“Next,” Rector said, “I’m going to want to make sure there aren’t any injuries I haven’t spotted.” She pulled on a pair of gloves. “Universal precautions…” she muttered, and began an examination that made Rafe jump.

“Buy me dinner first!” Rafe yelped.

I breathed deeply and stayed in the bushes.

“Just checking. I’ve heard you men value some parts more than others.”

“Why don’t you give him a blow job while you’re there?” a brown man with brown hair asked as he strode up, pantlegs smeared with laserweed juice. Few minutes to soak in, fifteen minutes to hit him… “Make sure you pass.” Lujan, the nasty brown man was Alex Lujan.

“Shut up,” said the dark-skinned man two steps behind him. Faizal was his name, Kaseem Faizal. “What injuries does the patient have?”

Rector repeated her findings. “So we’d call for an evac. And be told—?” she asked Rafe.

“To get me to a place the skimmer can pick us up, of course,” Rafe said. “You’re a pilot, Stephanie. Would you want to land down here?” Trust Rafe to go straight to a first-name basis.

“Want to?” Rector asked. “No. But in an emergency, I would.”

Grabby and stupid. I made a mental note.

“Right,” Rector went on, unaware of me plotting to fail her. She pulled bandages from her bag. “So I’m going to splint your arm just in case, and then I’m going to pull your leg—”

“Got it,” Faizal said, lifting Rafe’s ankle from the cleft between two rocks. Rafe, of course, yelped pain.

“Splint it first, you dumbass!” Lujan snapped. Too late, the limb had been moved.

“It’s clearly not—”

“You think they’re really gonna break his leg?” Lujan asked. “You gotta at least check. Tootsie here was too worried about other parts, she didn’t grab him there.”

“Kiss off—Lujan, was it?” Rector asked. “Just kiss my ass, Lujan.”

“Bare it, sweetheart.”

More trainees showed up to cluster around the victim. Rafe let them fuss over him, but when they picked him up, he rattled in his throat and rolled his eyes back. Rector shot him a sharp look.


“You screwed up, that’s what.” I stood. The trainees jumped, nearly dropped Rafe. “Put him down,” I snapped. “Hurt Rafe and this will be one miserable trip.”

Freed, Rafe hurried to my side. I swept the students with the look Eve gave new recruits who were already fucking up.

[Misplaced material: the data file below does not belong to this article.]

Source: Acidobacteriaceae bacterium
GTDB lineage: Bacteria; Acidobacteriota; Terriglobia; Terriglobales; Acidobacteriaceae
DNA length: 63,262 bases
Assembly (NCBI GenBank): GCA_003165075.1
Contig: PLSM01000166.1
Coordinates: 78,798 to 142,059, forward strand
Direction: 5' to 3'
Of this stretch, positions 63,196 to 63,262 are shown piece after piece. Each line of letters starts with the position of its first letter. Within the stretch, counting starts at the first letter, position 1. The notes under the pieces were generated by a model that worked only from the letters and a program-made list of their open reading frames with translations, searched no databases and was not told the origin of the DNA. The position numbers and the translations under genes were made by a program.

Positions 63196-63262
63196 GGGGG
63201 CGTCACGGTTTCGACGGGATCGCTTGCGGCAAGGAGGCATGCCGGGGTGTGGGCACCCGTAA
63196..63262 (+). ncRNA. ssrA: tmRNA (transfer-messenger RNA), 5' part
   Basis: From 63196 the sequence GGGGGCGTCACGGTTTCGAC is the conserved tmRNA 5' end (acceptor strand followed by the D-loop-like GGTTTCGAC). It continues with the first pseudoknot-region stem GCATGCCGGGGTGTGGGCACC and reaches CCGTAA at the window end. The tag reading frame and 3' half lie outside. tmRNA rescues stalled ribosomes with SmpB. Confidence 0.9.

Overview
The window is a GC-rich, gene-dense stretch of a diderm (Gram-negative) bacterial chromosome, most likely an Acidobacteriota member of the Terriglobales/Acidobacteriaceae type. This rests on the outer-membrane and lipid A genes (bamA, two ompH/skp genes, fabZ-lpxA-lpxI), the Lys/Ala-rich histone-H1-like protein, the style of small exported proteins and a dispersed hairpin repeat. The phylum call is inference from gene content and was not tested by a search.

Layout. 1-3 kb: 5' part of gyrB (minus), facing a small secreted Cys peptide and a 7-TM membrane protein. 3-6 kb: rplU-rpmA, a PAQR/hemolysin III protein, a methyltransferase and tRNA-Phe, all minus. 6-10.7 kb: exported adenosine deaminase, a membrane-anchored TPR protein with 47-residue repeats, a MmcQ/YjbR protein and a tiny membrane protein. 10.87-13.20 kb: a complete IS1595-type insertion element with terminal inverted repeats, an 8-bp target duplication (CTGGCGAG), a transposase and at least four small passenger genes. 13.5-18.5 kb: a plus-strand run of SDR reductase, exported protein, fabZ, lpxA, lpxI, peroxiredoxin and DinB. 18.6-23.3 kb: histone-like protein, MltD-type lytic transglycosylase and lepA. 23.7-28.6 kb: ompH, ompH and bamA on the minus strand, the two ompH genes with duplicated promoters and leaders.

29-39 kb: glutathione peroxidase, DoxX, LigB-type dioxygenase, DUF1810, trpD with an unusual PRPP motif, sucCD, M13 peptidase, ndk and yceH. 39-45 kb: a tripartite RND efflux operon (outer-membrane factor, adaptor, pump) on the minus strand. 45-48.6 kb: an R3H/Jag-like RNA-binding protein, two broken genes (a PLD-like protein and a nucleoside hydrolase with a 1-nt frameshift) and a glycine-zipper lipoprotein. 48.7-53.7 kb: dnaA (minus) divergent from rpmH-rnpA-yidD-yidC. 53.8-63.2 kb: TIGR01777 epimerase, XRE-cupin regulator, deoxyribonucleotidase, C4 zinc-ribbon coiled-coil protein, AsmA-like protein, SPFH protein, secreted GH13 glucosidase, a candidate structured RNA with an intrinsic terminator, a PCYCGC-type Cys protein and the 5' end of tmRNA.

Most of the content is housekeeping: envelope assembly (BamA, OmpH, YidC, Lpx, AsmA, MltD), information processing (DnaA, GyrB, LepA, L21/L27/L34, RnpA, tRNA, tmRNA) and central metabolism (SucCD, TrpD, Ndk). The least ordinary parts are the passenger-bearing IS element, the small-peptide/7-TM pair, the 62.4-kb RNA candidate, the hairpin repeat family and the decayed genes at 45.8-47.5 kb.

“Rector, you blew it,” I began. “You knew he might have spinal injuries, but you didn’t check his spine. If you had, Rafe would have told you he had a fractured cervical vertebrae. As you didn’t, you killed him when you moved him.” I pointed at the brown man. “Lujan, you’re an asshole. Stop it. Search and Rescue has to work in close conditions; that bullshit won’t cut it. Faizal, Lujan was right. You should have checked his ankle before moving it. You caused your victim increased pain and trauma. The rest of you took too damn long. The it’s-only-training shit will get you failed in my class. Ravid—” I pointed at the young redhead, “where the hell were you?”


“Tripping over his tongue, sounds like,” Lujan said with a chuckle.

“Better than traipsing through laserweed, dickwad. You might want to go wash your pants. In a minute.” I stood at parade rest. “All right. I’m your instructor, Taro Hibiki-Marcori. Call me Hibiki unless you’re whining. Then it’s Backwoods Survival Qualification Instructor Kentaro Hideaki Hibiki-Marcori sir, and if you can’t remember all of it you don’t get to whine. You’ve already met Rafe Ballard.” Rafe gave them a bow. “He’s our volunteer victim for this trip. He’s also going to cook for you when you’re not showing off your survival skills, so count yourselves damned lucky.” I slipped an arm around Rafe’s waist. “Two more things about Rafe. First, he’s mine. Rector, touch him again and I’ll break seventeen bones at random. Second, Rafe is not a qualified Woody, so part of your course will be to watch out for the civilian. If Rafe gets hurt,” I held each person’s eyes for a moment, “you fail.” I met each set of eyes again. “Any questions?”

“Lujan,” Rafe breathed. I shook my head. No bet. Sure as hell the brown man would be first to be an ass.

On cue, Lujan sneered. I raised an eyebrow.

“Got a problem, Lujan?”

“Not sure I want to learn what you got to teach.”

“Tough shit.”

“Don’t mean survival.”

“I know. And for that you’re carrying the tent.” I looked over them again. “We should have eleven. Where is—” I pulled out the handcomp, “—Elias McCarney?”

Dead, it turned out.


I found the body at the bottom of the cliff, a sprawl of limp limbs with his head bashed in, sort of like Rafe’s pretended predicament only with more blood.

“‘Elias McCarney,’” I read from the handcomp. “‘Twenty-three, highly-qualified pilot. Next of kin Gwendolyn McCarney, spouse. One child.’ Who was teamed with McCarney?”

Ravid, big-eyed and looking about twelve, raised his hand like a kid in school.

“He—he was right behind me, sir. I swear. I didn’t notice when—”